Home Office explores facial recognition technologies for police

Potential suppliers are asked to submit information about technology maturity and applications

The Defence and Security Accelerator (Dasa) has launched a market exploration of facial recognition technologies that could be implemented by police forces and security agencies within the next 18 months. DASA is a Ministry of Defence unit that looks for and funds innovation.

Dasa is interested in innovative capabilities that can help identify people through facial features and landmarks “that support integration, algorithm development and analytics”. Potential suppliers are asked to submit information about their innovations and technology maturities, which will be shared with the Home Office by 12 October.

The MoJ unit says that technologies must be “secure, accurate, explainable and free from bias”, adding that it is not interested in systems that aim to detect physical or behavioural characteristics such as age or lie detection. It does not require costed proposals as the exercise is a request for information rather than a procurement competition.

Police use of facial recognition technology has raised controversy from campaigners who argue it undermines civil liberties. In 2020, the Court of Appeal found that South Wales Police’s use of the technology from 2017 was unlawful. Earlier this year, the force said it had carried out a series of trials and evaluations showing its use does not discriminate by gender, age or race, and it planned to resume use.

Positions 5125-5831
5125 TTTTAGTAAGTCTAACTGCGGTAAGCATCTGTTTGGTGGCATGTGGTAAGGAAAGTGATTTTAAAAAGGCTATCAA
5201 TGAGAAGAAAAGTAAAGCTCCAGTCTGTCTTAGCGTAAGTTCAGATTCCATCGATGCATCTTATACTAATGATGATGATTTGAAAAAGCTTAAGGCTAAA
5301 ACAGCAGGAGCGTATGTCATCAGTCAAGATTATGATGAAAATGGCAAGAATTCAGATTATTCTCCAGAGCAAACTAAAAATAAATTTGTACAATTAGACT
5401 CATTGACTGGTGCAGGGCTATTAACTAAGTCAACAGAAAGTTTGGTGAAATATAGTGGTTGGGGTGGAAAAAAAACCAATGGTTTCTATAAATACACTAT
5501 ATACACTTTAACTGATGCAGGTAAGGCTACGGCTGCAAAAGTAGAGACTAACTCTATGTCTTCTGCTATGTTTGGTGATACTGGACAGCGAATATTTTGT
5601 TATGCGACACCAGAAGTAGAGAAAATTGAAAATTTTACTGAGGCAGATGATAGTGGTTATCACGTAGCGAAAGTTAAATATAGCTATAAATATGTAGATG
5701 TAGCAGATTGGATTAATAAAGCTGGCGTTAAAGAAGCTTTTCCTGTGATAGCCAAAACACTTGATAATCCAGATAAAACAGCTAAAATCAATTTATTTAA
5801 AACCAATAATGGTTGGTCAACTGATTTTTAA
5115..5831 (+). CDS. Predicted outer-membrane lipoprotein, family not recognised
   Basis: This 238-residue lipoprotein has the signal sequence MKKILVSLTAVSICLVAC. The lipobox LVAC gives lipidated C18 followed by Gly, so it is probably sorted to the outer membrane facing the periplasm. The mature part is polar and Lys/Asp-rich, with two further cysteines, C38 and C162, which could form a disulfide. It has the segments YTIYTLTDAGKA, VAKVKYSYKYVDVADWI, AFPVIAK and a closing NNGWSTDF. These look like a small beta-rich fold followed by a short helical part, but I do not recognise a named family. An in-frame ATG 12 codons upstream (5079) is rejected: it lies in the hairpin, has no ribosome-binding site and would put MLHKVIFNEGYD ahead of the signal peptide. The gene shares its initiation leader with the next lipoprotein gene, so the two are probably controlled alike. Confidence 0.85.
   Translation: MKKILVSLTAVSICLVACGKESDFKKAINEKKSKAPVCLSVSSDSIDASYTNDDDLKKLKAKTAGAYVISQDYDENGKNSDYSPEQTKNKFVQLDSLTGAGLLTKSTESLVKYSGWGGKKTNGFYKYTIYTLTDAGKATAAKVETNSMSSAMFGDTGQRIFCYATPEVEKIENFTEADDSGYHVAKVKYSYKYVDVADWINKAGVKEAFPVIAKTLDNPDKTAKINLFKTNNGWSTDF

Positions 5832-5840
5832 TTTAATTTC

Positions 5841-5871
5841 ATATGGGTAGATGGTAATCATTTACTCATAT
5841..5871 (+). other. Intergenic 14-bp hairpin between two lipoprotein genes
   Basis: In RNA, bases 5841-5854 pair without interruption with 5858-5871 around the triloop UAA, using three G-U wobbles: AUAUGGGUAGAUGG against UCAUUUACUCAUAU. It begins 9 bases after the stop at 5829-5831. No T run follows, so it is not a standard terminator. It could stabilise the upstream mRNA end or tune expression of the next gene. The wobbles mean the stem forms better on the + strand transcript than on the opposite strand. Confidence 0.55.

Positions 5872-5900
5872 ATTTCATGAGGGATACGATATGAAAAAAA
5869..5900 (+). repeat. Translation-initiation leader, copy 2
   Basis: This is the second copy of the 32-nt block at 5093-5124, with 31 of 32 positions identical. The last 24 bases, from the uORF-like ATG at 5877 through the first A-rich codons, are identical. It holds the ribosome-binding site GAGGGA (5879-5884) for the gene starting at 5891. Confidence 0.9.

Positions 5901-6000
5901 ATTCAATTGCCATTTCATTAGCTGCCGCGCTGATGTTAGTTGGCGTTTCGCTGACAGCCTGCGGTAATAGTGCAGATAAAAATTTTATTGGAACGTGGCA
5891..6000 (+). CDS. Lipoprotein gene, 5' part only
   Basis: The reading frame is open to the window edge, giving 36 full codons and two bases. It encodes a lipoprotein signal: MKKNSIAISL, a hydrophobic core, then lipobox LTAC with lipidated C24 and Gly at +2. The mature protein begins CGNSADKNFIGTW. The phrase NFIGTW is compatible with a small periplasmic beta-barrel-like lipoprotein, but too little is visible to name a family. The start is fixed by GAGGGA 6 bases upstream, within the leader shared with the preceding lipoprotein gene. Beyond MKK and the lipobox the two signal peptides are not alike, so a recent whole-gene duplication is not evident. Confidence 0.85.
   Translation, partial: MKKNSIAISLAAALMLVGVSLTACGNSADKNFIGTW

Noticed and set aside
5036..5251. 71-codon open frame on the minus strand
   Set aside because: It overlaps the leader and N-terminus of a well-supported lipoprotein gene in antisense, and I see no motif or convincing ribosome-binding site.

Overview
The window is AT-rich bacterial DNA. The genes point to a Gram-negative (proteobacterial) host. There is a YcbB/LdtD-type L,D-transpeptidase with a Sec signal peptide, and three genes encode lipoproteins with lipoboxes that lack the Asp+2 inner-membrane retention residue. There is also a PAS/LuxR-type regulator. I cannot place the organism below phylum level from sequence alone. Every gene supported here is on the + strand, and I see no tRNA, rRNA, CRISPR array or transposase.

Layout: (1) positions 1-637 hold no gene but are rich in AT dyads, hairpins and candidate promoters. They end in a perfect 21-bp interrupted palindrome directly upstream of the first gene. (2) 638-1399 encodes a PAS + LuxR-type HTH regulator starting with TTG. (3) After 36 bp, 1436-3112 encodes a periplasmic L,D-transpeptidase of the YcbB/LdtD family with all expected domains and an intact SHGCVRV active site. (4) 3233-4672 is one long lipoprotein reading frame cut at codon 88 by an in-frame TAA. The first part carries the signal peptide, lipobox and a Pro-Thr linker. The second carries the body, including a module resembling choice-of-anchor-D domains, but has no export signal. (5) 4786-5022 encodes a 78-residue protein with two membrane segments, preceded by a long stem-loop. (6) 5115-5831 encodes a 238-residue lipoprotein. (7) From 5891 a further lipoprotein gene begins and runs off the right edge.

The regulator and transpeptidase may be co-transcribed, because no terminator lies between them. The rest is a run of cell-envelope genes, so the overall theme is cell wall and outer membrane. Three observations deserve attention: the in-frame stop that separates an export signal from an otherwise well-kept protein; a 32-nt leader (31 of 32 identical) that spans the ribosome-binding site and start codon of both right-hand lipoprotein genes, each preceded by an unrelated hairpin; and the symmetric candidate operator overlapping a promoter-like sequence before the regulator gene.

In July 2022, the Metropolitan Police deployed live facial recognition around Oxford Circus, leading to several arrests. The force publicised its use, and campaigners organised protests.

The Home Office recently signed a contract with IBM worth £54.7m for a biometric data platform that will include a service allowing law enforcement services across the UK to match facial image data.

PublicTechnology staff

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